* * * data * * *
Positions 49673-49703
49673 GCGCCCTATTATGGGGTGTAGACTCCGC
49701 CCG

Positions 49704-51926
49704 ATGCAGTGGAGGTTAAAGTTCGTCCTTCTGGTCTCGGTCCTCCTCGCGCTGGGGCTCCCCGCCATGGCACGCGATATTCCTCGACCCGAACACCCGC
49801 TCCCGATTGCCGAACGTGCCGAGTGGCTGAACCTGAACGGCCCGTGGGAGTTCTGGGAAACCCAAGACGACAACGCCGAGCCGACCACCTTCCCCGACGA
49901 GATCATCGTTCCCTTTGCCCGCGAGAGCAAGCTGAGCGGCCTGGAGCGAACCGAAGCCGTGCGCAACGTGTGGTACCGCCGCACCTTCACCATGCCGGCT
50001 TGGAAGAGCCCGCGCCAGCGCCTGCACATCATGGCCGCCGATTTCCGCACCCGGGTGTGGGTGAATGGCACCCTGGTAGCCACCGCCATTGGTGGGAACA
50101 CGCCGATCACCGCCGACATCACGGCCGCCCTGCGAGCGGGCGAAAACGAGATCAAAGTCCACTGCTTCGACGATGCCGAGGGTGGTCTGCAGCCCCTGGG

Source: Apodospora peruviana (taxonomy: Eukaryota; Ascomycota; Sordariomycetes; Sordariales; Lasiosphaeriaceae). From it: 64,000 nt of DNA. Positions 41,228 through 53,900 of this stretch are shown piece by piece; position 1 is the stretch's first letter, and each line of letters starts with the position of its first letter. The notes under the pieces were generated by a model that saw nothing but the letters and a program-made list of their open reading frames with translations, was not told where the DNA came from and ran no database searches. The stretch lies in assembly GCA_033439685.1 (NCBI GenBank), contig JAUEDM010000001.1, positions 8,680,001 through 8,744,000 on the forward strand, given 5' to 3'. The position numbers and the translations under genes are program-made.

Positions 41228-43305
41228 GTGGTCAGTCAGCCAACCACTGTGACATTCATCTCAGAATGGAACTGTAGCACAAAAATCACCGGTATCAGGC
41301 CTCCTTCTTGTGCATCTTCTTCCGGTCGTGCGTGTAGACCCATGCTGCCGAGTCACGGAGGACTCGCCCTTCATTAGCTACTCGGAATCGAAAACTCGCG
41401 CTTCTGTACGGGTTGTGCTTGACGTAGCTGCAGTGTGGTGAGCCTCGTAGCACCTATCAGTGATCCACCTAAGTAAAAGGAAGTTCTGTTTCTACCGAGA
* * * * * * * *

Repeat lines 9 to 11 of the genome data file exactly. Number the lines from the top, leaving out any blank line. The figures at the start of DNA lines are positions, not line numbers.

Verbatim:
50101 CGCCGATCACCGCCGACATCACGGCCGCCCTGCGAGCGGGCGAAAACGAGATCAAAGTCCACTGCTTCGACGATGCCGAGGGTGGTCTGCAGCCCCTGGG

Source: Apodospora peruviana (taxonomy: Eukaryota; Ascomycota; Sordariomycetes; Sordariales; Lasiosphaeriaceae). From it: 64,000 nt of DNA. Positions 41,228 through 53,900 of this stretch are shown piece by piece; position 1 is the stretch's first letter, and each line of letters starts with the position of its first letter. The notes under the pieces were generated by a model that saw nothing but the letters and a program-made list of their open reading frames with translations, was not told where the DNA came from and ran no database searches. The stretch lies in assembly GCA_033439685.1 (NCBI GenBank), contig JAUEDM010000001.1, positions 8,680,001 through 8,744,000 on the forward strand, given 5' to 3'. The position numbers and the translations under genes are program-made.

Positions 41228-43305